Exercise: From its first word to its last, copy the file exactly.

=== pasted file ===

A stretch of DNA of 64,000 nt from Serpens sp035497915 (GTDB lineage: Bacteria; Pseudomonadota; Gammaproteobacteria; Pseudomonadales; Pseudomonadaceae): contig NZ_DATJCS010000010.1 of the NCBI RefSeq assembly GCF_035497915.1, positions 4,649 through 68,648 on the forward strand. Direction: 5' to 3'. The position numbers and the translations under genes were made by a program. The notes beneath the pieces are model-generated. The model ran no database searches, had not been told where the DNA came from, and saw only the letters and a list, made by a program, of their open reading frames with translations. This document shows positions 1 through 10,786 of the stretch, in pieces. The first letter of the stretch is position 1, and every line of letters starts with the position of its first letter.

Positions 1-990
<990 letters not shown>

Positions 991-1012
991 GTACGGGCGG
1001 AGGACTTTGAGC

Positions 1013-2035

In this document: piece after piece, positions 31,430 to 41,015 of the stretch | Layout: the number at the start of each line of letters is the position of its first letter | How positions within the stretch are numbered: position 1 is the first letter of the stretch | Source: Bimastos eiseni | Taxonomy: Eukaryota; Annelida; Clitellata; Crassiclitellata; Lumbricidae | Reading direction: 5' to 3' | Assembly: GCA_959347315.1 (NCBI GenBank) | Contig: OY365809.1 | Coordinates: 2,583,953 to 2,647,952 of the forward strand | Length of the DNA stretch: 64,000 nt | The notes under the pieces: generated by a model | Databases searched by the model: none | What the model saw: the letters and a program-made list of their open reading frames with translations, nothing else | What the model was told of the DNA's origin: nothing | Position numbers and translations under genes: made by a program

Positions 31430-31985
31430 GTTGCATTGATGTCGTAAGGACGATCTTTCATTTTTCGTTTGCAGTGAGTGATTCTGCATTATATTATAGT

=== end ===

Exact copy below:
A stretch of DNA of 64,000 nt from Serpens sp035497915 (GTDB lineage: Bacteria; Pseudomonadota; Gammaproteobacteria; Pseudomonadales; Pseudomonadaceae): contig NZ_DATJCS010000010.1 of the NCBI RefSeq assembly GCF_035497915.1, positions 4,649 through 68,648 on the forward strand. Direction: 5' to 3'. The position numbers and the translations under genes were made by a program. The notes beneath the pieces are model-generated. The model ran no database searches, had not been told where the DNA came from, and saw only the letters and a list, made by a program, of their open reading frames with translations. This document shows positions 1 through 10,786 of the stretch, in pieces. The first letter of the stretch is position 1, and every line of letters starts with the position of its first letter.

Positions 1-990
<990 letters not shown>

Positions 991-1012
991 GTACGGGCGG
1001 AGGACTTTGAGC

Positions 1013-2035

In this document: piece after piece, positions 31,430 to 41,015 of the stretch | Layout: the number at the start of each line of letters is the position of its first letter | How positions within the stretch are numbered: position 1 is the first letter of the stretch | Source: Bimastos eiseni | Taxonomy: Eukaryota; Annelida; Clitellata; Crassiclitellata; Lumbricidae | Reading direction: 5' to 3' | Assembly: GCA_959347315.1 (NCBI GenBank) | Contig: OY365809.1 | Coordinates: 2,583,953 to 2,647,952 of the forward strand | Length of the DNA stretch: 64,000 nt | The notes under the pieces: generated by a model | Databases searched by the model: none | What the model saw: the letters and a program-made list of their open reading frames with translations, nothing else | What the model was told of the DNA's origin: nothing | Position numbers and translations under genes: made by a program

Positions 31430-31985
31430 GTTGCATTGATGTCGTAAGGACGATCTTTCATTTTTCGTTTGCAGTGAGTGATTCTGCATTATATTATAGT